Selling to 'Stans'

Referred to by some vendors as the 'Stans' and by others as the CIS, the markets of central Asia remain an enigma to many members of the IT channel community. Focused distributors are targeting the region. From Turkmenistan to Tajikistan, these markets are developing apace

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By  Stuart Wilson Published  October 27, 2004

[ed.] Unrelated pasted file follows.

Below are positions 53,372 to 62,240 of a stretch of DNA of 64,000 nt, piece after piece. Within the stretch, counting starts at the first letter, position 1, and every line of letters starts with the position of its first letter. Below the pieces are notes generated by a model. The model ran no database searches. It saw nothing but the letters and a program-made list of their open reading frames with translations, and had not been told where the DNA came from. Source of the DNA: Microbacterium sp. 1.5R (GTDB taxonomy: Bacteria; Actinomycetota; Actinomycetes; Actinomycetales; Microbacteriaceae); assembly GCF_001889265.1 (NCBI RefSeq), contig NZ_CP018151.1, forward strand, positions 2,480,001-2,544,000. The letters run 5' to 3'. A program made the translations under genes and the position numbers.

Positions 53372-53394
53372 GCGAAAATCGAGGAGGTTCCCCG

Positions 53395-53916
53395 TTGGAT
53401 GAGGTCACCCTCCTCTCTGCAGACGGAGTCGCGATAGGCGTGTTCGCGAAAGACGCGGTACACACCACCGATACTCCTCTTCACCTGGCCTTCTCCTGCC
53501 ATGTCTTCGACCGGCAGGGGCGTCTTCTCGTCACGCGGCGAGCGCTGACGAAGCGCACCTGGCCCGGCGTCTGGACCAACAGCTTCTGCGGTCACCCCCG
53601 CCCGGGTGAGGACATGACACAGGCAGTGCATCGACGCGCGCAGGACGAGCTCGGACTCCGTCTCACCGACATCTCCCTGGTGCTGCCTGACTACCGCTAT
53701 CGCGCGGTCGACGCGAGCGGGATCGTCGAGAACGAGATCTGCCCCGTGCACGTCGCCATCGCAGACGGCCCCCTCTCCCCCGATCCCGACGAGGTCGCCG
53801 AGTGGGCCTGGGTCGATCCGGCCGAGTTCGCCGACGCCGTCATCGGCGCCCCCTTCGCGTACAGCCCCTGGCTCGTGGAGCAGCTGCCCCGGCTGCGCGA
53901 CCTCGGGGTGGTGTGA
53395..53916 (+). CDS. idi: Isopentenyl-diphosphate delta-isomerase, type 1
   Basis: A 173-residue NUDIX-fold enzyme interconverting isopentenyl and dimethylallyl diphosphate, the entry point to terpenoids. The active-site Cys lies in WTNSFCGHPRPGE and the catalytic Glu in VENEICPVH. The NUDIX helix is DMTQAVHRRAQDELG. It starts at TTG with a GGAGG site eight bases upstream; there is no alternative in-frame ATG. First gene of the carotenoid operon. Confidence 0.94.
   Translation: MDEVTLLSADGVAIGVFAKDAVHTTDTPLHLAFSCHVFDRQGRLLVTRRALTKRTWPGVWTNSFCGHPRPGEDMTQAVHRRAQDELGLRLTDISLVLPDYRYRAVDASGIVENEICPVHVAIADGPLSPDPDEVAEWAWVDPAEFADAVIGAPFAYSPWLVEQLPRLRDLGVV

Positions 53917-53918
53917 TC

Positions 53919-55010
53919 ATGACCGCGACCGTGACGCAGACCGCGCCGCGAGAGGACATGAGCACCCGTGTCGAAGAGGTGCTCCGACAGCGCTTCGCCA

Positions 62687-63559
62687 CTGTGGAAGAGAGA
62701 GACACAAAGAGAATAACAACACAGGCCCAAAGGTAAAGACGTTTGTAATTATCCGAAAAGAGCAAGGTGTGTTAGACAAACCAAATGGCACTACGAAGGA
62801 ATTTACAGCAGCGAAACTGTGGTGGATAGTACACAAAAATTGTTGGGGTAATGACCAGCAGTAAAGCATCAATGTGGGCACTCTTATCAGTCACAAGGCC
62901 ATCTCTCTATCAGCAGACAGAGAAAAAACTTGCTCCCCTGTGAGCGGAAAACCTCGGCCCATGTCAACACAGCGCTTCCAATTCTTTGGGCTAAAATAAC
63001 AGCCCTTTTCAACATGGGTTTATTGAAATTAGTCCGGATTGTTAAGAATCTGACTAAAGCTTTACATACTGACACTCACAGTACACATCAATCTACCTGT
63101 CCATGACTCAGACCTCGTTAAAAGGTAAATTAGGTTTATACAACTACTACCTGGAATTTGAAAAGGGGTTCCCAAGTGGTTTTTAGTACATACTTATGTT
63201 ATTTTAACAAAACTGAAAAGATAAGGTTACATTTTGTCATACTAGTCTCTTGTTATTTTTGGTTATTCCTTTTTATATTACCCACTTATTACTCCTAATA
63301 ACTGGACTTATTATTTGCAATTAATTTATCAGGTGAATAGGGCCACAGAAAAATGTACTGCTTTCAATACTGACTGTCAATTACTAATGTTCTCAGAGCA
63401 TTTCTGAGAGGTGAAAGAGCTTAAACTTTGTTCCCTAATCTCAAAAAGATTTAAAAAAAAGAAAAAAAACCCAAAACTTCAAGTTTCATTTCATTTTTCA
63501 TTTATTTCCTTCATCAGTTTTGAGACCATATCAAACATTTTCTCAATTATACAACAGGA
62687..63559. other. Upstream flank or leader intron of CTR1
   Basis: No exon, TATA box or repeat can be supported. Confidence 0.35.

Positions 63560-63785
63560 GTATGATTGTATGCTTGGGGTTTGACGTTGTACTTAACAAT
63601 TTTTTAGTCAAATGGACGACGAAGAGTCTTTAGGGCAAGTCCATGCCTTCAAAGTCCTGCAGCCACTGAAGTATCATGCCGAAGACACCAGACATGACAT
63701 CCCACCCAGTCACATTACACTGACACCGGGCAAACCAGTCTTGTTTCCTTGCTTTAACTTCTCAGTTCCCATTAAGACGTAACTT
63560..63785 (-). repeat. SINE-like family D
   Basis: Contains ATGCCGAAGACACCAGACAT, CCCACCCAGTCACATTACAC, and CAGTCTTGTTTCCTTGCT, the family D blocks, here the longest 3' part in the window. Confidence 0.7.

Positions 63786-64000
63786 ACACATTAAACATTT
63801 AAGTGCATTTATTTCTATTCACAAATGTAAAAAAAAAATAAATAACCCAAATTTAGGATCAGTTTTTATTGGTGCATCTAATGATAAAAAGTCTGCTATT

Emerging markets|~|cisaytentall.gif|~|Ayten Polad, sales manager CIS at Empa Middle East|~|Referred to by some vendors as the 'Stans' and by others as the CIS, the markets of central Asia remain an enigma to many members of the IT channel community. While many people can talk at length about the structural differences between the IT channel in Saudi Arabia compared to Egypt, those that can explain the market differences between Turkmenistan and Tajikistan are few and far between. Nevertheless, the Middle East is playing a prime role in the movement of IT hardware into central Asia. Channel Middle East zoomed down to Jebel Ali to catch up with the distributors serving the 'Stans' to find out exactly what makes them tick. Kazakhstan, Uzbekistan, Turkmenistan, Kyrgyzstan, Tajikistan, Azerbaijan, Georgia and Armenia are emerging fast. Grab an atlas and take a look at the central Asian opportunity. Individually, the markets of central Asia are not large enough to merit attention from the biggest international vendors. Channel investment is frequently kept to a bare minimum by vendors with a couple of regional distributors put in place and little or no local back-up and vendor support unless supplied through the partners. “The channel structure in these countries is not always totally clear,” explains Rogovoy Vladislav, managing director at LightSpeed Distribution, a Jebel Ali-based distribution specialist supplying product to customers across central Asia. “Some of the markets are not very large and small local companies are trying to act as a distributor for a vendor. The size of the country they are in does not allow them to work effectively and meet the volume targets the vendor wants. Some will then be forced to try and push the product into other international markets.” On their own, the national markets in central Asia lack the critical mass that allows vendors to appoint focused in-country distributors and appoint their own local feet-on-the-street. The only exceptions are the very largest names in the industry. HP, Samsung and LG have already started investing in the region while Intel has already been out and about making sure that the local assemblers are all signed up to Intel channel programmes. With the market size growing at an estimated 20% per annum, the region will soon start appearing on more vendor radars. Although individually constrained in size, combining these markets together and looking at the total addressable market (TAM) for the region as a whole produces a much rosier picture. Vladislav at LightSpeed estimates that the IT market in central Asia is currently worth between US$300m and US$400m per annum. Other distributors point to total PC unit shipments that tally well with this valuation. “I think that these markets require approximately 400,000 PCs per year,” says Armagan Demir, sales and marketing manager at distributor Empa. “In total these countries have a population of approximately 80 million people. This is still very much an emerging region and demand will grow as spending power increases.” ||**||Complex sourcing|~|cislightspeedbig.gif|~|Rogovoy Vladislav, managing director at LightSpeed Distribution|~|The geographic location of Central Asia has created a complex web of product supply channels. While it makes sense for some product types to be shipped to the region from Dubai, other products come in direct from China with some being diverted down from the Russian market. “In terms of the products coming from Dubai, it is mainly hard drives, optical disk drives, floppy drives, mainboards and VGA cards — products that are not made in China,” says Vladislav. “Most of the bulky volume goods like printers, cases, keyboards and speakers are ordered directly from vendors in China because getting container shipments in is very cost-effective.” Besides sourcing product from Dubai, China and Moscow, enterprising distributors in central Asia have also forged direct links with manufacturers in Taiwan for products such as memory. Once this confused supply chain has been resolved, there is also the grey market issue to consider. “Product is not only coming in from Russia, it is also coming in from Amsterdam,” comments Demir. “But from a logistics point of view, supplying from Dubai makes a lot of sense. In terms of customs issues it is much easier and it is less costly from Dubai and that is why I believe 80% of the product is coming from Dubai. It is the main import route,” To take advantage of this trading route, a number of distribution specialists with experience of central Asia and the wider CIS region have now become firmly established in the Middle East channel landscape. Asbis, Empa and LightSpeed all have significant operations supplying these markets and other players such as Blue Sky and L&M spring to mind. New names such as Jel Corporation are also developing fast, looking to distribute everything from confectionery (including Camel Nuts and Tootsie Rolls) to PCs into central Asia. Jel was awarded Asian rights for Acer’s entire product range back in late July. Empa secured similar rights last month. The one factor all these companies have in common is their heritage. Invariably, the staff and owners of these distribution players have close links to central Asia. This is a region where the importance of local touch and an appreciation of the culture and business etiquette is a prerequisite for success. “Language and culture is very important,” said Ayten Polad, CIS sales manager at Empa. “Russia is understood as a second language. The actual language in all the central Asian countries, with the exception of Georgia and Armenia, is Turkic.” ||**||Moving in-country|~|cisempagroup.gif|~|Empa’s CIS dream team. Left to right: Armagan Demir, Ayten Polad and Nafiset Mami at Empa|~|Distributors serving the region at present are faced with a dilemma. Their desire to build up local in-country presence is tempered by their knowledge that the economies of scale to make it worthwhile do not yet exist. As such, many will have sales staff in-country but will actually supply sub-distributors and importers as opposed to genuine second tier resellers. This means that product destined for end-users in central Asia often goes through a three-tier channel. LightSpeed already has a presence in both Kyrgyzstan and Kazakhstan and plans to expand its regional network even further. “Our strategy is to open offices and have LightSpeed representatives in-country and work with local companies that can stock and service,” explains Vladislav. “Next year we plan to have stocking points in Kazakhstan and probably Tajikistan. We will choose between buying companies or setting these up organically.” “Empa is mainly working with sub-distributors at present,” says Demir. “There are importers in all these countries and we work with the large accounts. We cannot touch the smaller accounts because credit becomes an issue. Their capability in terms of customs clearance, logistics and economies of scale doesn’t work out.” Polad is keen to build up customer breadth in central Asia but stresses that this must be done in line with the overall market growth. Now that Empa has picked up Acer rights, the distributor plans to aggressively promote the brand in central Asia. “We will do a product launch probably starting next month in every country,” explains Polad. “We will do a different activity in each one. Each country has a different mentality so each launch is done in a unique way.” Branded PCs still lag behind locally assembled machines in central Asia. With many tenders specifying locally assembled machines, the desktop markets in central Asia remain a tough nut for A-brand desktop vendors to crack. Empa plans to initially focus on LCD monitors and notebooks as it begins driving Acer products into the region ||**||Brand awareness|~|cisempaacertall.gif|~| Rahb M Hamidaddin, general manager at Empa picks up distribution rights from Krishna Murthy, general manager at Acer Middle East|~|Brand awareness varies from country-to-country in central Asia. International names such as Samsung, HP and Intel have already built up significant brand equity. Distributors believe that second tier vendors need to allocate more resources to build up their brand in central Asia. “Some new vendors come into these markets and don’t invest any money,” explains Vladislav. “Vendors like Sapphire think their brand is known in Europe and the Middle East, so it will be known in central Asia. Buyers do not know this brand and marketing money needs to be spent.” The buying characteristics of central Asia are very different to the Middle East. “The Middle East is all about trading,” says Nafiset Mami, product leader for Acer and Biostar at Empa. “In contrast the CIS offers a chance to move high-end kit because the people are very technically minded. They are interested in the specification.” External distributors supplying into central Asia have a vital role to play. Anyone thinking tax, credit and import regulations are a complex affair in the Middle East region should take a close look at central Asia. Distributors in the Middle East have to work with sub-distributors, as these are the only players they can realistically extend credit to. Specialist freight forwarders are used to move IT product into central Asia from Dubai. Their ability to deal with cumbersome and complex VAT import procedures in the most cost-effective manner is a prized skill. The central Asian markets are opening up. Five years ago, Computer Street was jam-packed with traders from Central Asia looking to source product. Today, these same traders have set up distribution operations in their home country and deal with suppliers out of Jebel Ali. That is not to say that Computer Street’s role has been entirely eroded. They are still used by traders wanting a reseller that will consolidate a complex order involving multiple SKUs and dealing with different distributors. As the overall market size increases, vendors and distributors will pay even more attention to opportunities in Central Asia. ||**||